Being “strategic” has become corporate speak for being “important.” If you want your planning session to seem elevated, call it strategic planning. Business people talk about strategic planning ad nauseam. However, often there’s too much talking and not enough deciding.
Jan Rivkin, chair of the Strategy Unit at Harvard Business School, defines strategy as “an integrated set of choices, which positions a firm in an industry so as to generate superior financial returns over the long run.”
Strategy is about choices, and you are the decider.
The question is: How are you going to create a sustainable advantage? You can start by being clear about your position.
Decision makers sometimes see positioning as a writing exercise, with the abstract goal being a beautifully crafted mission statement. It’s not that. A strategic position is an integrated set of choices.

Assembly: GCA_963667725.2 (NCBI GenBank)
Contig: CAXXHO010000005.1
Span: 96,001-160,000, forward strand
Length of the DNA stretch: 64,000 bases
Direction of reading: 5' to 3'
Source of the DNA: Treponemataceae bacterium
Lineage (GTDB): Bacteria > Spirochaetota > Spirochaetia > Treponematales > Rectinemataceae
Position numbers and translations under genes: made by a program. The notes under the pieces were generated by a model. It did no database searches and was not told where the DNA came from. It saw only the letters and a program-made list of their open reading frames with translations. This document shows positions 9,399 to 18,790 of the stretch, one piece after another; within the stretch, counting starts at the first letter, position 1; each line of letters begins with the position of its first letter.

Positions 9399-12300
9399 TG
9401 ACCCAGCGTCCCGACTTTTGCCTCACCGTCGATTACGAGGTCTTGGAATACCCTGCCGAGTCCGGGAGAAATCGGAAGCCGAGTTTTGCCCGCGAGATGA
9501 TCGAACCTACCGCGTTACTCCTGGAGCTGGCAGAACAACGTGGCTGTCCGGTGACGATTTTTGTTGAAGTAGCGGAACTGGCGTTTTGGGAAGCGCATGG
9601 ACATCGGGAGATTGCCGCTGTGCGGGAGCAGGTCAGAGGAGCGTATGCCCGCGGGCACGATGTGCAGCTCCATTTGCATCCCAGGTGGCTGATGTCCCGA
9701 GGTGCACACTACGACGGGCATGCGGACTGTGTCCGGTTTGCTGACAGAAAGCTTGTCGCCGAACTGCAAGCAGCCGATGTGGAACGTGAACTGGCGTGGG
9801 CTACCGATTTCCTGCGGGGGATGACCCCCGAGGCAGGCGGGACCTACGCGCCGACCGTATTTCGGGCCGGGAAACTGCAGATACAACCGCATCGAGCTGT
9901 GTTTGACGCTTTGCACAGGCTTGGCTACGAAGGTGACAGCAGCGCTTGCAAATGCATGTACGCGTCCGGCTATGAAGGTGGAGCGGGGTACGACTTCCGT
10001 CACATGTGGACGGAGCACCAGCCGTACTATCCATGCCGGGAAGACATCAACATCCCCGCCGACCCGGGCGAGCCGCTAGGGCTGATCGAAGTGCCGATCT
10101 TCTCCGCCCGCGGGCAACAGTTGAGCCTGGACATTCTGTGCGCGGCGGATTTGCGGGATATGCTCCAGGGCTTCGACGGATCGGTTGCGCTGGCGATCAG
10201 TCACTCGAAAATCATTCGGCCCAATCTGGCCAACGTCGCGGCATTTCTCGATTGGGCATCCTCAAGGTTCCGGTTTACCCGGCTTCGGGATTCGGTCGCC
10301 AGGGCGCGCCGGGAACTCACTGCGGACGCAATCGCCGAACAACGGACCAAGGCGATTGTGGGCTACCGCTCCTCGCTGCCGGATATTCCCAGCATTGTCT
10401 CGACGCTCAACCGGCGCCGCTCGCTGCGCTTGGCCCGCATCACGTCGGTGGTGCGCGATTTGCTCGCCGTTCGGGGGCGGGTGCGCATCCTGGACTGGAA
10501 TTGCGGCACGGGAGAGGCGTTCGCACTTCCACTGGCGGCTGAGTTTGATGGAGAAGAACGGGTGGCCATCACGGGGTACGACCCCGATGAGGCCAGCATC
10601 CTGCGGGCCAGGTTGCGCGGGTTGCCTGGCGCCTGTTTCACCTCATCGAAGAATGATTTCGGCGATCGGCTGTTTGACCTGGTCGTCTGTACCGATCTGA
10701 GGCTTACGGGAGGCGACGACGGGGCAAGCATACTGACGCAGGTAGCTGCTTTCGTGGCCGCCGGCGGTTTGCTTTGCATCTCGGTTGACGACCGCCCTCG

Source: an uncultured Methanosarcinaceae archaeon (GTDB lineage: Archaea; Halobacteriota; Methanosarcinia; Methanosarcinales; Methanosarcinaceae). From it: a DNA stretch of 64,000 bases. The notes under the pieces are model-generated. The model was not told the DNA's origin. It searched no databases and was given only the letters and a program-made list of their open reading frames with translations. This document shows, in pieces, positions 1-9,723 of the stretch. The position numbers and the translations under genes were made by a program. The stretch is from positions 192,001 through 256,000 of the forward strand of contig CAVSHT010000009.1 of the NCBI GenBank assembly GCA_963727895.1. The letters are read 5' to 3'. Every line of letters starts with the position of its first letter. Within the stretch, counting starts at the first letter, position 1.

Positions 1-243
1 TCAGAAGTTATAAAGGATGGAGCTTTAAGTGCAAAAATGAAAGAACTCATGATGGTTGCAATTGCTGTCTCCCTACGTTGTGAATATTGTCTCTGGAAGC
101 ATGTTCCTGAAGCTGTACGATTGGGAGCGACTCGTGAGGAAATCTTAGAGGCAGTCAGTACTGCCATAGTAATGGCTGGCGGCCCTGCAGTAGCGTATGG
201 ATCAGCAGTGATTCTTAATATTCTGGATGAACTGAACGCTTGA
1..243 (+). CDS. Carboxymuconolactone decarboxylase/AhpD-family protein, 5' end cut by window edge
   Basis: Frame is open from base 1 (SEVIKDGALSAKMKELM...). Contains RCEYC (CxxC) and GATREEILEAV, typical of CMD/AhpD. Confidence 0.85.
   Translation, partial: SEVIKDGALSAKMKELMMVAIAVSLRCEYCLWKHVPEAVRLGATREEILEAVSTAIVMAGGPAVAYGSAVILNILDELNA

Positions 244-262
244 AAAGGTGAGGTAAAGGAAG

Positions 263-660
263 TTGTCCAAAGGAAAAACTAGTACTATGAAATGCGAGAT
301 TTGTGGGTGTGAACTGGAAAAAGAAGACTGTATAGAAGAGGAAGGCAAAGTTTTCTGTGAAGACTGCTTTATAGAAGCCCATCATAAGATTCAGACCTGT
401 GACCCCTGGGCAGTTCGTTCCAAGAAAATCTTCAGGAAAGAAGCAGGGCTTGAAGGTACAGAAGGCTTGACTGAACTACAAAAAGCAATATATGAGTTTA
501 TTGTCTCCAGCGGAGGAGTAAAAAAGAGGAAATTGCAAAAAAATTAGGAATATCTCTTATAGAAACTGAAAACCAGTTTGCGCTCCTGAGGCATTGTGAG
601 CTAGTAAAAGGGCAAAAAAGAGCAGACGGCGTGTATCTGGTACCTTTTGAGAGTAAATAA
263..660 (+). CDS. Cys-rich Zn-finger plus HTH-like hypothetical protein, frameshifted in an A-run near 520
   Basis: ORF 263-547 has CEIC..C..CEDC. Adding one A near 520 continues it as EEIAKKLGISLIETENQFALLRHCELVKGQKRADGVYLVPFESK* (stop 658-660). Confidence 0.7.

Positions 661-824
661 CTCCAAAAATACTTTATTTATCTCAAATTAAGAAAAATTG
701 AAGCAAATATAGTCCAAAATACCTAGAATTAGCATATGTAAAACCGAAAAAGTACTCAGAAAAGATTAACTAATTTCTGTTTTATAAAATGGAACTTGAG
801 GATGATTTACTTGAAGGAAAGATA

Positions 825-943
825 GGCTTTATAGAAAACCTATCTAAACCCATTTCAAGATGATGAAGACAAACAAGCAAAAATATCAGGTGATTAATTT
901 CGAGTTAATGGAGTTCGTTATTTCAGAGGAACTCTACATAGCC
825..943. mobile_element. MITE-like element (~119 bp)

- Brand name
- Category or market
- Key audience (customer group)
- Key claim (how we are different or better)
- Support (what we do to support that claim)
You can assemble the answers to these questions into a clumsy but useful sentence:
For [key audience], [brand name] offers the best/most/etc. [key claim] among all [category or market] because [support].
Build a brand that is focused, different, and better. Your target market and customer ensure that you’re not trying to serve all people. Being clear about your claim is critical – why would someone buy your product or service? Finally, supporting the claim means doing what it takes to make it happen.
As a decision maker, you can either spend your time dodging these questions or answering them. By making these key decisions for your business, you will help make sure your brand means something to somebody, rather than meaning nothing to everybody.